Buy an accountant book – Sefer Tikbulim V’Tashlumim – at any office store, and use it to keep track of your payments and expenses. If you are careful about recording your transactions, it will make it easier to fill out the annual tax form.
Save all of your receipts and relevant paperwork, for a period of seven years. While noone wants to be audited, it does happen, and the only way to protect oneself is by saving all of the necessary documents.
An Atzmai who works from home can deduct some expenses from home bills such as electricity, internet, phone costs, Arnona (property tax), etc. The percentage of the deduction is based on the area used for the business. For example, if a house has four room and one of the rooms is used for business, the deduction that is recognized would be a quarter of the total cost. For more information about what can be deducted, speak to a qualified accountant.
Step 3: Bituach Leumi
When you open a file at Mas Hachnasa, a file is automatically opened for you at Bituach Leumi (National Insurance Institute).
The Bituach Leumi office will send you a form requesting your employment details, including any pay stubs that you have, and an Ishur (statement) from the bank providing that you are the owner of your bank account.
Once you submit this form, Bituach Leumi deducts 9% to 16% of your income as either Bituach Leumi or Mas Briut, depending on how much money you earn. The exact amount that will be deducted is listed on the Bituach Leumi website (HYPERLINK “http://www.btl.gov.il/”www.btl.gov. il).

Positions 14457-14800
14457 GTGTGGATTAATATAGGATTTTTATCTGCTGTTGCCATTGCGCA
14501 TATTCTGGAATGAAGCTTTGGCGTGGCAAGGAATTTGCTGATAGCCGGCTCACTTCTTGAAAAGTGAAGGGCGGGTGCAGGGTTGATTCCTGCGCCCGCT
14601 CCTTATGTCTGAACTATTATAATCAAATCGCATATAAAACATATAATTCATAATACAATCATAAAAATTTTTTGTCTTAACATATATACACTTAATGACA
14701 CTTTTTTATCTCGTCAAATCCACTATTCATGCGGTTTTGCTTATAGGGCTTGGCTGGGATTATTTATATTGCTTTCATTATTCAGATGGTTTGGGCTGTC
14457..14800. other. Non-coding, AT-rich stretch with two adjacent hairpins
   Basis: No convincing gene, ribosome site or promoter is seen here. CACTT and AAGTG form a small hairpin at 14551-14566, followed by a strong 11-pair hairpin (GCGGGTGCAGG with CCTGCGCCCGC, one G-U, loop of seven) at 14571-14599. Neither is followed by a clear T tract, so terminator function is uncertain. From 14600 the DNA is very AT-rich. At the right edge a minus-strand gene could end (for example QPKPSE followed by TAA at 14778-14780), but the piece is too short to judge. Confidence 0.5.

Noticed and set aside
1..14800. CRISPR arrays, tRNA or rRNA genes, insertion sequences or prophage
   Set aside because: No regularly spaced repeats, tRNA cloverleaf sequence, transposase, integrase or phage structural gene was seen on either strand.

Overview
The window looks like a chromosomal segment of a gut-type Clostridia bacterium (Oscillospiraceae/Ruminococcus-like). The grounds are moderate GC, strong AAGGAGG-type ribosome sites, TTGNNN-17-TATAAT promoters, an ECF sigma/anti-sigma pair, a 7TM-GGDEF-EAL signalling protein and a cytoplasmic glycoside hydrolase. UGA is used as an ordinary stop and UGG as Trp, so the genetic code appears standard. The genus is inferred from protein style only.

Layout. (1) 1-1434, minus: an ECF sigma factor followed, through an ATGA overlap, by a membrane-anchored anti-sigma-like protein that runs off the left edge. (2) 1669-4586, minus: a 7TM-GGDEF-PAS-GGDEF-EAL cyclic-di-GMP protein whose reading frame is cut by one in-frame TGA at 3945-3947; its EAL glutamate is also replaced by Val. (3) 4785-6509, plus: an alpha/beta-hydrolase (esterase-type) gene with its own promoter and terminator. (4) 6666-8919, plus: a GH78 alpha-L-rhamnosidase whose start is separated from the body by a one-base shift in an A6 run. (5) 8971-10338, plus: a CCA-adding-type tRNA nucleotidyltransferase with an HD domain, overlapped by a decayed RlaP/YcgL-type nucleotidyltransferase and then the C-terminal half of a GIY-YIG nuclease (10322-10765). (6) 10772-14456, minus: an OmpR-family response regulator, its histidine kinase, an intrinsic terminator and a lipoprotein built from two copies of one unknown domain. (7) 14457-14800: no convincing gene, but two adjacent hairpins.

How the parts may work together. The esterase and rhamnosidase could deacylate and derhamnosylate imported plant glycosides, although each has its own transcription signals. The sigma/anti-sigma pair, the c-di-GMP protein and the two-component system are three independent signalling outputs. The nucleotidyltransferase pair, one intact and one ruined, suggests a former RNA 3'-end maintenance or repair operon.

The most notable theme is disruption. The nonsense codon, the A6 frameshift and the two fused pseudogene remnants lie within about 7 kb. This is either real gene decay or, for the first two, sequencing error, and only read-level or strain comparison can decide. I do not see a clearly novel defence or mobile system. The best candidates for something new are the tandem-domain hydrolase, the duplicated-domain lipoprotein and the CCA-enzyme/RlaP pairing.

Step 4: Declaration of Capital
Approximately every four years, you will be asked to submit a declaration which indicates your net worth, including your earnings and any properties that you own. It is recommended that an accountant with expertise in Hats’harat Hon prepare this form on your behalf.
Senior Career and Business Developer
Obviously, the answer is as much as you can.
But I have recently noticed that there are a few bureaucratic bodies who care how much I make, and charge me. And some of them charge me more if I make more than a certain amount (in some cases, they charge me nothing if I stay clear of that minimum), and some charge me more (relatively) if I make less than a certain amount.